Re: New Public Review Issue: Proposed Update UTS #18

From: Mike (
Date: Mon Oct 01 2007 - 18:43:00 CST

  • Next message: Mark Davis: "Proposal for matching negated sets (was Re: New Public Review Issue: Proposed Update UTS #18)"

    >> All that matters is
    >> that you find the longest match. [a-z\q{ch}] will match "ch"
    >> in "chinchilla" rather than just "c".
    > And what can you do with the negated class? How do you define it
    > consistently?

    A negated class matches wherever the non-negated class doesn't
    match and vice-versa. Haven't I said this numerous times?

    > For what you are defining, you are not creating the necessary support for
    > correct support of locales, i.e. you are restricting yourself only to the C
    > locale, whose collation is defined strictly in binary order of code points
    > and nothing else (you are working in the "C" locale only.

    What I'm saying is that I think ranges of characters in character
    classes denoted by '[' and ']' should be limited to binary order.
    If you want to define a character class that works according to a
    locale, I'm suggesting that you want different syntax for that to
    avoid confusion and unexpected behavior. My previous example of
    Hawaiian [a-z] being equivalent to [aeiouhklmnpw] illustrates the

    > So in this restricted "C" locale:
    > * The classes of collation elements will only contain single code points
    > (and effectively, in that locale, there's no possible extension of the set
    > of collation elements which is exactly the range \u0000 to \u10FFFF in that
    > order, all of them with only primary differences, so they are equal to their
    > collation keys)

    Obviously I don't have this restriction; this whole thread of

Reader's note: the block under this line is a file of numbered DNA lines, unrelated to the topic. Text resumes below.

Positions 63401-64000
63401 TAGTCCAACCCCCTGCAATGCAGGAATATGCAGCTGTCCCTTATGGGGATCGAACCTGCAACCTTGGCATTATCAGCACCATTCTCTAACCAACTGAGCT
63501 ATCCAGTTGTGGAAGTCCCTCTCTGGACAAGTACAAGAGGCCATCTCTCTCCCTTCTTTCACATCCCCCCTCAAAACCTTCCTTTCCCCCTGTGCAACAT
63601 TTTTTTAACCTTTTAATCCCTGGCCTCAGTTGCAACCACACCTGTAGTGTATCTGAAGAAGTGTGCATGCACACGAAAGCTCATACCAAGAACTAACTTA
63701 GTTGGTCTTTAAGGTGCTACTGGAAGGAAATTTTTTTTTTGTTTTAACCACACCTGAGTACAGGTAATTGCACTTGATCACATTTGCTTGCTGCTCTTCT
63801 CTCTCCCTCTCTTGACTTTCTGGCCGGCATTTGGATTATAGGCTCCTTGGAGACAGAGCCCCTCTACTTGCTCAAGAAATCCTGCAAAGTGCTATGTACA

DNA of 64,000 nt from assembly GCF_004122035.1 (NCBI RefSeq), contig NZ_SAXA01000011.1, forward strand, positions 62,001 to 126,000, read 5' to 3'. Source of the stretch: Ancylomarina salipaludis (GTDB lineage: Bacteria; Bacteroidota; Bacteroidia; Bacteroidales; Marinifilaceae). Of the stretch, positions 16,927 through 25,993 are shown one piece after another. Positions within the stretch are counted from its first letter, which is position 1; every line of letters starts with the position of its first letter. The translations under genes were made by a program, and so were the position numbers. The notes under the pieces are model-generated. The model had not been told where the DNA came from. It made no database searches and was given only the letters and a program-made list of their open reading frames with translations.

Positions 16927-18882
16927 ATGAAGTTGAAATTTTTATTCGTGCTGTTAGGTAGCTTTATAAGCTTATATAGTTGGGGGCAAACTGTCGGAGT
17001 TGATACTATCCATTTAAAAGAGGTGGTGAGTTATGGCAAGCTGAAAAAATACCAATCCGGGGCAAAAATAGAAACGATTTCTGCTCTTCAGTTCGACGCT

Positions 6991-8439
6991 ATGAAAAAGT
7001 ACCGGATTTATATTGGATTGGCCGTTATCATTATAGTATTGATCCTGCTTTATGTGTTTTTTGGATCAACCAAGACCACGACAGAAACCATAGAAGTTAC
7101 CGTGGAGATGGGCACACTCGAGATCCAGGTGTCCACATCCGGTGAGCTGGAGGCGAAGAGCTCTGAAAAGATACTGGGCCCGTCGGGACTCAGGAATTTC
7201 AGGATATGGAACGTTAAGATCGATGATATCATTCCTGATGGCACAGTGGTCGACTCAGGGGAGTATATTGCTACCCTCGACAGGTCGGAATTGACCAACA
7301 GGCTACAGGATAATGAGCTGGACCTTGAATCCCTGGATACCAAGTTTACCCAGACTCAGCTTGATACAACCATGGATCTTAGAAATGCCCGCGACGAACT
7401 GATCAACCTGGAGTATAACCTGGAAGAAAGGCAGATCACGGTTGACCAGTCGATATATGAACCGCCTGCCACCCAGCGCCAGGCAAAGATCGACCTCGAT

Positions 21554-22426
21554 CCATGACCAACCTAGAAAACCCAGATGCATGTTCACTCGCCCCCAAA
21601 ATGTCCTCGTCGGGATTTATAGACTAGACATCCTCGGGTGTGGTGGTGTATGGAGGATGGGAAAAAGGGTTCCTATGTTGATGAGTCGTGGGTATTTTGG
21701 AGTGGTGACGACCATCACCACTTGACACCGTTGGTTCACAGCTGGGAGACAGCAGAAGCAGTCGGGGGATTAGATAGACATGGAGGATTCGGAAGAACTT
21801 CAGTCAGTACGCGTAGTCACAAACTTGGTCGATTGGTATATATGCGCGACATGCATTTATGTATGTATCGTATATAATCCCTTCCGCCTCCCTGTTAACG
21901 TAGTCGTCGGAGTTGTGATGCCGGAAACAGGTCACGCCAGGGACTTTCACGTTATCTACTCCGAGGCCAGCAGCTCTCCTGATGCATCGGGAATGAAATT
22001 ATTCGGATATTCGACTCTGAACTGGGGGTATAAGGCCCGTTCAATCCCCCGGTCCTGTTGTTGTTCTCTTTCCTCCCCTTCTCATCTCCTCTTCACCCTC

discussion started because I found a problem with the way the
    UTS suggested an implementation of a negated character class
    containing collation elements would work.

    > * You won't recognize any Unicode canonical equivalence in regexps. (But
    > then why are you recognizing them in scanned texts? This is inconsistent.)

    You are assuming details about my implementation that aren't true.
    Right now both the regular expression and scanned text are internally
    converted to NFD to handle canonical equivalents. The exception is
    inside character classes. Again I'll use Hangul for the example:

    Suppose you have the character class [\u1100-\u1110\u1161-\u1168],
    but are able to enter the actual code points instead of using \u.
    It represents a range of L code points, together with some V code
    points. You are saying that the adjacent U+1110 and U+1161 should
    combine together into a precomposed LV syllable, but that completely
    messes up the meaning of the character class (making it nonsensical).

    > * You won't be able to recognize case-mappings consistently (for case
    > insensitive searches), because collation elements will all be distinct with
    > only primary differences, and no further levels.

    For case-insensitivity, I compile the regular expression differently
    and also perform NFD->CaseFold->NFD on the text. I still don't
    understand why you need to think in terms of collation....

    > * Even if you restrict to only the set of primary differences, the only
    > case-mappings you will be able to recognize are the simple one-to-one case
    > mappings defined in the main UCD file, excluding special mappings (like the
    > consistent distictions of dotted and undotted Turkic "I"... or finding
    > matches containing "SS" when a German sharp s is specified in the search